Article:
Police involvement during a divorce is not unusual, but if you are a person who has never contacted the police for any reason other than to report a traffic accident, knowing when to call the police is hard. No one wants to call the police for a reason that they believe will be considered frivolous, but failing to call law enforcement when they are needed can place a person in a dangerous situation. Knowing when you should involve the police in your divorce can help keep you and your loved ones safe during a very difficult period in your life.

Domestic Violence

Any incident of domestic violence that involves you or your children should receive police attention. If your spouse has become physically violent or threatening towards any member of your family, calling the police is the first step that you should take to protect yourself. Once the police have arrived and documented the situation, contact your attorney. Depending on the situation, you may be advised to obtain an emergency restraining order to keep your spouse from coming to your shared home or near your children. Protective orders can also keep you safe from retaliatory actions such as turning off utilities in your home, repossessing a vehicle, or disconnecting cell phone service.

Child Safety Concerns

Temporary custody orders are often granted during a divorce to allow a child to spend time with both parents before a final custody agreement is created. At times one or both parents may object to the visitation schedule or primary custody decisions, but they are forced to comply. If you are concerned about the safety of your child while they are with your former spouse, it is possible to request a child welfare check. Typically, these checks are performed after a call is placed to the police department’s nonemergency line. Requesting a child welfare check is a good idea if your ex is not answering phone calls, your child is not where your ex told you he or she would be, or your ex is late returning your child to your home after a scheduled visit.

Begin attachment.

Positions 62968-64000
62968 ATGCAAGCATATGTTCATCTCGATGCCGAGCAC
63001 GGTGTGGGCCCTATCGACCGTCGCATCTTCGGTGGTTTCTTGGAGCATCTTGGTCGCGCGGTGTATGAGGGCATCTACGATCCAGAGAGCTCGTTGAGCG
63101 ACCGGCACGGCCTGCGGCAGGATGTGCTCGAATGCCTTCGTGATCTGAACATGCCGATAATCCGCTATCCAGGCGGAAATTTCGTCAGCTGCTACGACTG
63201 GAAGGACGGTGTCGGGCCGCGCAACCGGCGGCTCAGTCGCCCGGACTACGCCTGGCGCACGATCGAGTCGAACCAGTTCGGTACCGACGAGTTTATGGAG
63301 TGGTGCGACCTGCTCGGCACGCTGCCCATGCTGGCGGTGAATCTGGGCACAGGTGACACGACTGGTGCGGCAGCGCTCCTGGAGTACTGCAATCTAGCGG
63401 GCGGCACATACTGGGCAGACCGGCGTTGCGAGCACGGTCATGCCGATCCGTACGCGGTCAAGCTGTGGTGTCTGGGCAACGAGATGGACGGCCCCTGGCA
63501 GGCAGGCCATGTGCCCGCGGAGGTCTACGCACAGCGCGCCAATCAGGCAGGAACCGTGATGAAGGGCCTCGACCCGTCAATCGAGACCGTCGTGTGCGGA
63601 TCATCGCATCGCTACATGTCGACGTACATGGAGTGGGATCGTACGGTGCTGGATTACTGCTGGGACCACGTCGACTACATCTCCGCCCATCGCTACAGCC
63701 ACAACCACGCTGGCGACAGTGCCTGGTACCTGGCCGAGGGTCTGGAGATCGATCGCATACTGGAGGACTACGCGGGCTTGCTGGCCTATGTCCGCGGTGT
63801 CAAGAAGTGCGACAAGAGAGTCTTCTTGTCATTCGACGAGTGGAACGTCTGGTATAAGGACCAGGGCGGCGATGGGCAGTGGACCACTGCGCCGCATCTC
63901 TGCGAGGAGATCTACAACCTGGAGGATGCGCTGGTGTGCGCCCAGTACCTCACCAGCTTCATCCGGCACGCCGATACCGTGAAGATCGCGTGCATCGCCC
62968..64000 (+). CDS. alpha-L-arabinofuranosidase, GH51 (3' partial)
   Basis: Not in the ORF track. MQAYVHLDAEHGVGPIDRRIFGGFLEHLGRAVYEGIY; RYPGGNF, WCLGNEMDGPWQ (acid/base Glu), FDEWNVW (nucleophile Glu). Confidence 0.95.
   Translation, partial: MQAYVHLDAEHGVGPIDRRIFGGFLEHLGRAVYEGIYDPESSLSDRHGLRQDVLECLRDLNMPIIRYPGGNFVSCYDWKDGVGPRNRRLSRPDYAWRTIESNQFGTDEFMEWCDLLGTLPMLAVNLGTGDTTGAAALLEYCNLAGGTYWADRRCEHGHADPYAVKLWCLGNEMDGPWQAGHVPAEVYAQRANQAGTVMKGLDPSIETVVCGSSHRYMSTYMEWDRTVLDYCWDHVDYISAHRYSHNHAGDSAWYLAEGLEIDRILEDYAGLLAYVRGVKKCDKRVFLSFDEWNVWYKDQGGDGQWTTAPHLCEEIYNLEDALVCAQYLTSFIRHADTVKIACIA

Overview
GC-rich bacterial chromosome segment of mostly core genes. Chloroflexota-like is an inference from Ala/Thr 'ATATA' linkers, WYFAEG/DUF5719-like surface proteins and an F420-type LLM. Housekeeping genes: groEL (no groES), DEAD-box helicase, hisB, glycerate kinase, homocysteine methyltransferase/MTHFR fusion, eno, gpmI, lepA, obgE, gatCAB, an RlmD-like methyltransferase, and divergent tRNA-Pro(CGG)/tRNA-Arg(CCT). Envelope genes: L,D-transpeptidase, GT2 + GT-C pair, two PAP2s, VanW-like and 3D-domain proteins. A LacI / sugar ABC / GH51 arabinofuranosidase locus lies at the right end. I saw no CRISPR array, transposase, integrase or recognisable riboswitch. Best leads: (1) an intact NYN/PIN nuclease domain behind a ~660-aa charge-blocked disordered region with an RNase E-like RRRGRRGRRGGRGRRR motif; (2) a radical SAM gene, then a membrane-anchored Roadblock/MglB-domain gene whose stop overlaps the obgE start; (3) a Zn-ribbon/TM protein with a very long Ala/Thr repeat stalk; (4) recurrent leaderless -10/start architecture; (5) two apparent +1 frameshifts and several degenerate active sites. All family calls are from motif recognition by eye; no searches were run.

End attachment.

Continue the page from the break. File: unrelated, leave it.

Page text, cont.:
Court Order Violations

If your divorce has reached the point at which orders have been issued regarding custody, property ownership, etc. and your spouse is willfully violating those orders, calling the police might become necessary. Situations such as your spouse refusing to comply with custody orders by attempting to take your children outside of agreed-upon times, going to a child’s school when he or she is not allowed to, or not surrendering property could lead to police involvement. In situations in which you do not believe you are under immediate threat of harm, contacting your attorney prior to calling the police could help defuse the situation, but if you are unable to reach your attorney oryour attorney advises you to call the police, do not hesitate.

Vayman & Teitelbaum Attorneys in Alpharetta

The family law attorneys at Vayman & Teitelbaum understand how stressful a high-conflict divorce can become. We are ready to work with you to reach a resolution while keeping you and your family safe from a volatile ex-spouse. Contact us today to schedule an initial consultation at one of our Atlanta, Georgia offices so that we can begin providing you with the legal advice that you need.